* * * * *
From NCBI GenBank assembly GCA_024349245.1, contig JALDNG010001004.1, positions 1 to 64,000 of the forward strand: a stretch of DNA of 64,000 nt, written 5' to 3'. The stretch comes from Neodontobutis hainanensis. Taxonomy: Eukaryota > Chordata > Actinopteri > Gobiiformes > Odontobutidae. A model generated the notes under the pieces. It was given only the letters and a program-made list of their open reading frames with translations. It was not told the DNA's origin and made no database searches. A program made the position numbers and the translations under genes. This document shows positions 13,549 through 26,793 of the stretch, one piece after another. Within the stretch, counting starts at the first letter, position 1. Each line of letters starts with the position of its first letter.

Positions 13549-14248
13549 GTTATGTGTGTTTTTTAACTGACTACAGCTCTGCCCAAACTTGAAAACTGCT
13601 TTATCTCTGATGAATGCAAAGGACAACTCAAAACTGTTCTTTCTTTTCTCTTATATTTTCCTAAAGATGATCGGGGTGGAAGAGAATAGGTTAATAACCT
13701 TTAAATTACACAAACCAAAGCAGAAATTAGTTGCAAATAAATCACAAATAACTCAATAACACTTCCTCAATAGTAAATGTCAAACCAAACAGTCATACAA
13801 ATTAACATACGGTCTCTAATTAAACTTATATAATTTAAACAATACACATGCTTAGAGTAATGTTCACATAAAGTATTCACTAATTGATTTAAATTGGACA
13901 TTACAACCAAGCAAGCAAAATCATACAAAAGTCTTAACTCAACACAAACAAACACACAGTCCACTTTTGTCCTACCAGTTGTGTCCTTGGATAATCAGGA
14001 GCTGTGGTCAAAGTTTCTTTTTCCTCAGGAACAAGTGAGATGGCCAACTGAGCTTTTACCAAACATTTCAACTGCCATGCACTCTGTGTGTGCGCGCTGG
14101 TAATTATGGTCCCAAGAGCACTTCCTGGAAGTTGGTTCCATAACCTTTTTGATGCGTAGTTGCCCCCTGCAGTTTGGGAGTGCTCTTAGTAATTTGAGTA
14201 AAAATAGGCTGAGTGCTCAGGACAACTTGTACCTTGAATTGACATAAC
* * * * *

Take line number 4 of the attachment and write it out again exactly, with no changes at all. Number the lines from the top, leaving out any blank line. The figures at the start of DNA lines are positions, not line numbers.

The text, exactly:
13601 TTATCTCTGATGAATGCAAAGGACAACTCAAAACTGTTCTTTCTTTTCTCTTATATTTTCCTAAAGATGATCGGGGTGGAAGAGAATAGGTTAATAACCT